If this was a business operating in the same way as the grubbyment, it would be charged with extortion.

  6. jumpnmcar

    The latest Australian Industry Group/Housing Industry Association Australian Performance of Construction Index showed activity improving to an index of 37 in November, up from 35.8 the previous month.

    Readings below 50 indicate a contraction in the industry with the distance from 50 indicative of the strength of the decline.

    The reading for November is the 30th straight month that the index has contracted.

    HIA chief economist Harley Dale says;

    “Governments, led at the federal level, need to engage in meaningful taxation reform and other policies that will enhance productivity performance,” Mr Dale said.

    “The federal government also needs to soften its stance on a move back to surplus at all costs in 2012/13 as this goal is damaging the prospects of a construction recovery and a successful rebalancing of growth in the Australian economy from 2013.”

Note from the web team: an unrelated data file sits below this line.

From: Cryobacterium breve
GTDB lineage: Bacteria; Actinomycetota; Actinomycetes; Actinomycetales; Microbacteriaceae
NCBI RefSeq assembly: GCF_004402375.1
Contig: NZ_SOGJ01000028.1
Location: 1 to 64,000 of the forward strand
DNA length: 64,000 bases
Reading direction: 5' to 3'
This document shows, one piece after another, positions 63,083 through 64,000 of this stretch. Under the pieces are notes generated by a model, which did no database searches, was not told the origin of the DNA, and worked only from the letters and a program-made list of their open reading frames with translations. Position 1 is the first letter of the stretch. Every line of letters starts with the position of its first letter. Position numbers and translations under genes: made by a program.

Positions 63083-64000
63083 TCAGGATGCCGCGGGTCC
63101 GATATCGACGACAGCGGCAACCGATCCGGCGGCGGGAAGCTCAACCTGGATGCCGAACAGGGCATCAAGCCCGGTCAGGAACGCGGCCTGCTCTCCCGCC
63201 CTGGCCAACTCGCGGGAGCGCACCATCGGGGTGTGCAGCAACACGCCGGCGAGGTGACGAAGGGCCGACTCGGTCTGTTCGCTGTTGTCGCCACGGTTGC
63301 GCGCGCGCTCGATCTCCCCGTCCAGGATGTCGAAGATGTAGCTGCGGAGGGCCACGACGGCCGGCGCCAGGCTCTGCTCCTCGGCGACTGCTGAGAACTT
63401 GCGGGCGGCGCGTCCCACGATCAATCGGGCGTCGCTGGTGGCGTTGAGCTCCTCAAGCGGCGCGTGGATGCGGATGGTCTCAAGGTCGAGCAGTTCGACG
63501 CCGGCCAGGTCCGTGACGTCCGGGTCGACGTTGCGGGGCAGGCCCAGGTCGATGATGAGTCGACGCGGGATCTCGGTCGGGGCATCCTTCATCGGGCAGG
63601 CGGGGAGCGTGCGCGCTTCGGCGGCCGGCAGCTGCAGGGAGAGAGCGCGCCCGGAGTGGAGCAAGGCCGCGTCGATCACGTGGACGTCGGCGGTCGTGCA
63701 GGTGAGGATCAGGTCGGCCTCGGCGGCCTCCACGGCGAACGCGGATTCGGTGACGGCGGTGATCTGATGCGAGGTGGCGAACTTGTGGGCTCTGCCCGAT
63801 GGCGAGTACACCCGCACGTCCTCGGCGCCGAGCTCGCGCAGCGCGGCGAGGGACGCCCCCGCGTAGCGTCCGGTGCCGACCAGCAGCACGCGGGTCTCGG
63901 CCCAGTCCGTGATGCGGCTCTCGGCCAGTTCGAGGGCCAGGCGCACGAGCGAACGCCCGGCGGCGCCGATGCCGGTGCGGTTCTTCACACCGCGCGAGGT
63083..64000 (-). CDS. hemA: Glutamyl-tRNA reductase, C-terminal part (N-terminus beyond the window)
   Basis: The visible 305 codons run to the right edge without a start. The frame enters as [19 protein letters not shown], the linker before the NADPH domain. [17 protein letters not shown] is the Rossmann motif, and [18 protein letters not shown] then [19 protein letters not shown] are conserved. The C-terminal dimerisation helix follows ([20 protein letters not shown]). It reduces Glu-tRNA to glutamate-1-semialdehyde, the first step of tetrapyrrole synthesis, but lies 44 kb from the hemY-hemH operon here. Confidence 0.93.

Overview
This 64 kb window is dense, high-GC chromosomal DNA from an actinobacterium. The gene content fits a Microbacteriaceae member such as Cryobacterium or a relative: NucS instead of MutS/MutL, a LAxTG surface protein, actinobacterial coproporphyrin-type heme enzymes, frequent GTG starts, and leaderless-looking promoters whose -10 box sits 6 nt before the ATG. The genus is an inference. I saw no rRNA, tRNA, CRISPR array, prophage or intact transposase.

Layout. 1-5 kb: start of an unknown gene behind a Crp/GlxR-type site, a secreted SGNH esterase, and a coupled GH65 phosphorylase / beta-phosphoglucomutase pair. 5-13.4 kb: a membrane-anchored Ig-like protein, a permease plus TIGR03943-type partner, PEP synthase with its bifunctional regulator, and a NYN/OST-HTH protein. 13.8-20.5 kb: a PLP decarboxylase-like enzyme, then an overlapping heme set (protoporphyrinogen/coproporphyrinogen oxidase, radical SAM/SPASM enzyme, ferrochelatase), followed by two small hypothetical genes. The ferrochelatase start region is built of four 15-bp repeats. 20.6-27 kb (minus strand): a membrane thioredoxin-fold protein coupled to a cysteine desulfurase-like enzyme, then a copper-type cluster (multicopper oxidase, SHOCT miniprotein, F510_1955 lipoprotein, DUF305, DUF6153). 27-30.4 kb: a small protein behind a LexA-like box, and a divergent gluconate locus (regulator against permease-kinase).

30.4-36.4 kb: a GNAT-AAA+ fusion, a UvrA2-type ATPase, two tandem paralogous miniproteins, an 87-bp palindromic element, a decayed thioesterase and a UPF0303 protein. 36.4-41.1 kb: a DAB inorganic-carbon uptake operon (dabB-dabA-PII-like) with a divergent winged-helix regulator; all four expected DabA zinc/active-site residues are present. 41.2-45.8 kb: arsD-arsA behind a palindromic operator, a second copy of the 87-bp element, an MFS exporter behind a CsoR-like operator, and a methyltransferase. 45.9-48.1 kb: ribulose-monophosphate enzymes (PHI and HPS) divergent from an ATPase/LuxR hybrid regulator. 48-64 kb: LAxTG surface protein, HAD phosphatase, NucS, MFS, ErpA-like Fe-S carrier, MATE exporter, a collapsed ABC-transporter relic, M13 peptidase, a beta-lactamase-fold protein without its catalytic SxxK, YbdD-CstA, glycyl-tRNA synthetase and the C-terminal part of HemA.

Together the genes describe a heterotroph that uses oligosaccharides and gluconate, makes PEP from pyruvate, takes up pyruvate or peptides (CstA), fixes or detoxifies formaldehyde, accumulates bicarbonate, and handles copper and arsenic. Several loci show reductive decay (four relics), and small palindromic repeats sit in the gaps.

Coincidentally, Gillard became PM in June 2010. 30 months ago.
    She has not presided over one single month of growth in my industry, not one, despite the money they have spent.

    If this was Abbotts’ record the CFMEU would be in the media screaming.

  7. MattR

    The facts and figures are all analysed here (more on the site regarding this issue):

    http://www.macrobusiness.com.au/2011/09/housing-supply-australia-look-to-texas-to-solve/

    Essentially, it shows how States in the US that had free-market policies around housing and land development, never experienced a bubble, have stable land prices and (if you look it up) are actually the strongest state economies in the US right now. These states ALL had the same financial system that other states did.

    You can also see that the states with the most regulations around land development had the biggest prices rises, as well as the biggest price falls (all predominantly democrat states too).